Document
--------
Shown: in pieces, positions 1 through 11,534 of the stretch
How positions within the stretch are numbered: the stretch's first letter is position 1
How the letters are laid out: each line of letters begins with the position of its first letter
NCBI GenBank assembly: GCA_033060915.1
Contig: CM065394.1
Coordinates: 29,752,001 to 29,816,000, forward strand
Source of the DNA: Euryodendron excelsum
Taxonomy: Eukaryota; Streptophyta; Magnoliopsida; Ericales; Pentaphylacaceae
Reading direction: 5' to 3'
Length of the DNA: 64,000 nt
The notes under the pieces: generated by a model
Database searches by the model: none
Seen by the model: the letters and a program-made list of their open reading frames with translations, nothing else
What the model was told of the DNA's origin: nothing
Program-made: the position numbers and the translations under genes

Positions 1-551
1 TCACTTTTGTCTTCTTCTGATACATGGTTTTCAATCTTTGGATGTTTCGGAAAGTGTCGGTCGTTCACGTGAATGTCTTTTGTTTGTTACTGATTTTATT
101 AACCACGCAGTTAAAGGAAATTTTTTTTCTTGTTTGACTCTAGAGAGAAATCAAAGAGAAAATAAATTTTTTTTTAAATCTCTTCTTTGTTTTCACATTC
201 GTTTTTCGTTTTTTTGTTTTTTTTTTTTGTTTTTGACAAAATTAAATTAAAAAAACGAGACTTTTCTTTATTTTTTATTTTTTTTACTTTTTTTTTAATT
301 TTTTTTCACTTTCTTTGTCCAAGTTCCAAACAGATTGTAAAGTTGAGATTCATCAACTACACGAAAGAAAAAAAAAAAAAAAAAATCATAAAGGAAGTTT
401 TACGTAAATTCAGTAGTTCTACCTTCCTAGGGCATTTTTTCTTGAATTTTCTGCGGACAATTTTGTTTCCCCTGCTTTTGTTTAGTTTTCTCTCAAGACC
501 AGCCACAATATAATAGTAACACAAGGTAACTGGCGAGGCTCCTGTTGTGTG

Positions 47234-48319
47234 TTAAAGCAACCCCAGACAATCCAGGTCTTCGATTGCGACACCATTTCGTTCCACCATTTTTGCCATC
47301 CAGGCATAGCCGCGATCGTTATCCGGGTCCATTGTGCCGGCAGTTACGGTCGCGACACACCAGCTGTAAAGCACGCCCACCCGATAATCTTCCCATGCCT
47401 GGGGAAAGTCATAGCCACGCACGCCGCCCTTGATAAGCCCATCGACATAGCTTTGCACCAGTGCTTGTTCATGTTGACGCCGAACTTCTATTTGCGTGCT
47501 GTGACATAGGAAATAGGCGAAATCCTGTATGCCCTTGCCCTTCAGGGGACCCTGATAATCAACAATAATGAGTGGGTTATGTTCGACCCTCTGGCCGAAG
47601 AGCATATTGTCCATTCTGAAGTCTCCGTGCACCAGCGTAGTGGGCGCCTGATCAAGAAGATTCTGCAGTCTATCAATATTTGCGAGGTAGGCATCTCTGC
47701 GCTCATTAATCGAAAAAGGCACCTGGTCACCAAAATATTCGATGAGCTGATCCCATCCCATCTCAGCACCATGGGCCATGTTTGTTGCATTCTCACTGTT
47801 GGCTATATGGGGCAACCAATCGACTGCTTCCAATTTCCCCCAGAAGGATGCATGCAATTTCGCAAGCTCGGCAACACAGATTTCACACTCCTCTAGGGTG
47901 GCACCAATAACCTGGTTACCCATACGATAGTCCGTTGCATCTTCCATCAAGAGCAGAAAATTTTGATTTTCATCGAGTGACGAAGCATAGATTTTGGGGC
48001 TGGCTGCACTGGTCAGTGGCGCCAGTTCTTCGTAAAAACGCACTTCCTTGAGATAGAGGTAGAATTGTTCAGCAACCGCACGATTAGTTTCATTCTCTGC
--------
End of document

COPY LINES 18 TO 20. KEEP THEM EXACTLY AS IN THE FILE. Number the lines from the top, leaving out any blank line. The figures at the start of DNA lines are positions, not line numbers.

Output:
101 AACCACGCAGTTAAAGGAAATTTTTTTTCTTGTTTGACTCTAGAGAGAAATCAAAGAGAAAATAAATTTTTTTTTAAATCTCTTCTTTGTTTTCACATTC
201 GTTTTTCGTTTTTTTGTTTTTTTTTTTTGTTTTTGACAAAATTAAATTAAAAAAACGAGACTTTTCTTTATTTTTTATTTTTTTTACTTTTTTTTTAATT
301 TTTTTTCACTTTCTTTGTCCAAGTTCCAAACAGATTGTAAAGTTGAGATTCATCAACTACACGAAAGAAAAAAAAAAAAAAAAAATCATAAAGGAAGTTT